Last year, Weiler was vital to the Pilots’ best finish in program history. She garnered All-WCC Honorable Mention for her 12th-place finish at the conference meet and also was a part of the top seven at nationals.
Solof points to Weiler’s consistency as her biggest asset. Solof said that while Weiler is never going to blow you out of the water with her speed, she’ll rarely have a bad race.
“She’s kind of one of those quiet contributors who (is) just always there helping out the team,” Solof said. “But it’s nothing flashy and nothing where everybody’s going to go ‘Wow, this is an amazing race! Yeah, she won this big race!’ That’s probably not going to happen, but she’s going to be in there contributing to the varsity group.
Adjusting to life in the U.S. was difficult for Weiler. She was a math major in Hungary, so naturally, she pursued a master’s in engineering when she first arrived. But that’s a difficult degree to pursue, especially when you’re learning about complex subjects like computer science in a language that isn’t natural to you.
“My English wasn’t that good, so it was really hard at the beginning to speak in English all the time and to listen to my teachers for three hours,” Weiler said. “And the school was also really challenging.”
It was all difficult for Weiler. She felt like the new girl in more ways than one and struggled to make friends at first. Solof remembers her being shy when she first got here.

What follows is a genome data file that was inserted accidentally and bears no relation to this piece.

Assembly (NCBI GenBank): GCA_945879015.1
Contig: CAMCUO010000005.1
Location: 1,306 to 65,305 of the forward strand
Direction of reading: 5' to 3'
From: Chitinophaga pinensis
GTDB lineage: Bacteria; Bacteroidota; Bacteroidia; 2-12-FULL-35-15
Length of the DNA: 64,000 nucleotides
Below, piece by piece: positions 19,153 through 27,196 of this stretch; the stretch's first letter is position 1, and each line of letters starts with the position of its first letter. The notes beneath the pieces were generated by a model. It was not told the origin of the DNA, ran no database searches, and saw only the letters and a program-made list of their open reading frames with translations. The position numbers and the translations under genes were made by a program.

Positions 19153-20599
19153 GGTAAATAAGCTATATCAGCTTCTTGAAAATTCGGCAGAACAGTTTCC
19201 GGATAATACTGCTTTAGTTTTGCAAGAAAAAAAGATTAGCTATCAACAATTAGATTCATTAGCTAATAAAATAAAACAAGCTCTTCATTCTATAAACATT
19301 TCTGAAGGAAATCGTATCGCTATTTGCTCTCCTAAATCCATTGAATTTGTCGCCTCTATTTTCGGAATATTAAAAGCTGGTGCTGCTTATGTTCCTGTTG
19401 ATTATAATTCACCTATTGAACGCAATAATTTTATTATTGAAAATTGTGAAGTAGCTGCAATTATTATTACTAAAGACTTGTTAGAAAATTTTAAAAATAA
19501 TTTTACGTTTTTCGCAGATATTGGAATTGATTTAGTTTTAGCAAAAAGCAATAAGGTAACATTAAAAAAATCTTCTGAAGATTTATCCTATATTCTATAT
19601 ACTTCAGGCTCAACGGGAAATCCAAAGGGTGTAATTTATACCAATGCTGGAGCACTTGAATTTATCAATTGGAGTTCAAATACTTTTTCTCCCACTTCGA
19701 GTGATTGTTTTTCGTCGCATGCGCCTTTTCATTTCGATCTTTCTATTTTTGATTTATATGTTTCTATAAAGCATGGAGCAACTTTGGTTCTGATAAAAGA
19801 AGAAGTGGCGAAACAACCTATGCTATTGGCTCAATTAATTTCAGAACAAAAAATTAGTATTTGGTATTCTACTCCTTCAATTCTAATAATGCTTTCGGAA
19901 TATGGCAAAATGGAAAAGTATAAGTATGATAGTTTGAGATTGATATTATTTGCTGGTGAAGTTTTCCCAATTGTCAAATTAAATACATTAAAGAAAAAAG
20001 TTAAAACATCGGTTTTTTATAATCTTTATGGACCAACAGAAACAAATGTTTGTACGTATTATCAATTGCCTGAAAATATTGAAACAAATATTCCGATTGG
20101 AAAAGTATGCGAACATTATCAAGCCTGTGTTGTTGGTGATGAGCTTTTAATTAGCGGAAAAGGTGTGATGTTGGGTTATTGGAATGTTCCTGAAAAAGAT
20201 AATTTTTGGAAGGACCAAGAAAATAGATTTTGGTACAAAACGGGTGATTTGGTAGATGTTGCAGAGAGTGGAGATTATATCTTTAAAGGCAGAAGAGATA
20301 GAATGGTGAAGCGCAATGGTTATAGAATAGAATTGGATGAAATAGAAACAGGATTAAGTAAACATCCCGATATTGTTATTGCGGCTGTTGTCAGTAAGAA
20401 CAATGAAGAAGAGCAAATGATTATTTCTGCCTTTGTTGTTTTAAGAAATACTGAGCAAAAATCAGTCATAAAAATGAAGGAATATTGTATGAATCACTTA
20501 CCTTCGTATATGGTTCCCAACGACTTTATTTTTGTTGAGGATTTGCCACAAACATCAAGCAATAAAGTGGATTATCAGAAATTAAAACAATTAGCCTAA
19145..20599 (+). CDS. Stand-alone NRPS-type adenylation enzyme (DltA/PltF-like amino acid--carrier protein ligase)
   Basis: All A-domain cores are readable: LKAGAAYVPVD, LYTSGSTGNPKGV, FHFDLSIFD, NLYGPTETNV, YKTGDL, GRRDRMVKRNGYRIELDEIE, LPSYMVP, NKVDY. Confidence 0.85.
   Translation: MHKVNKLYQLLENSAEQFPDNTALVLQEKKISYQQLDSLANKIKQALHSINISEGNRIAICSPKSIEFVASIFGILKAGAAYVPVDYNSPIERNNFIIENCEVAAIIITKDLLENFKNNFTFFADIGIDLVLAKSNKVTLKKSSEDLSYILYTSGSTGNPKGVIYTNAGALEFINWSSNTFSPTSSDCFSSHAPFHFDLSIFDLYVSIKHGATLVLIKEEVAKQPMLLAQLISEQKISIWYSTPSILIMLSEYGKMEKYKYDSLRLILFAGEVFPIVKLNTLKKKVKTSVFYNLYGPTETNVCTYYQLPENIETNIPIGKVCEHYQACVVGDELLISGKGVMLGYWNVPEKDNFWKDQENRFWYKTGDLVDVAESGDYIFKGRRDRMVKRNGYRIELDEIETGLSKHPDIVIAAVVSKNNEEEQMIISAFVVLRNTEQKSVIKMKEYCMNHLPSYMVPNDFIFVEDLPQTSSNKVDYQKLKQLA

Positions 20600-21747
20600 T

“I think when she first came she was pretty nervous, especially about her English and being able to talk to people and understand people,” Solof said. “And it’s hard. I don’t know if we had anyone else in the school from Hungary before Virag got here, so that’s always a little bit harder.”
Slowly but surely, Weiler adjusted. She switched from engineering to business. She became more confident with her English. She even wrote a blog so that her family could better understand what her life was like in the U.S.
“In the beginning, it was for me really hard to make friends, but then it just got easier after a while,” Weiler said. “I feel like my whole last year was really hard at school and running and just getting used to everything here, but now I feel like it’s much easier now that I’m not the new girl.”
After spending a year here, Weiler told Solof about a friend she had back home interested in running in the states. That friend was Pataki, who was a faithful reader of Weiler’s blog. Pataki decided after reading her blog that she wanted to go there and try this new opportunity.
Pataki finds herself in a similar situation to Weiler now, adjusting to a place she’s never been, balancing school with running and doing it all in a language that isn’t native to her.
“I’m trying to adjust to this community,” Pataki said. “It was really hard and difficult for me with the language and a lot of new people who maybe know each other but I don't know.”
Both Pataki and Weiler have high expectations for themselves. One of their goals for this year is to continue adjusting to the training. Weiler talked about how she would be running between 60 to 70 miles a week back in Hungary, but now the expectation is around 75 miles along with core and weight training.
“They didn’t really care about core training or base training or strength training,” Weiler said of her old club.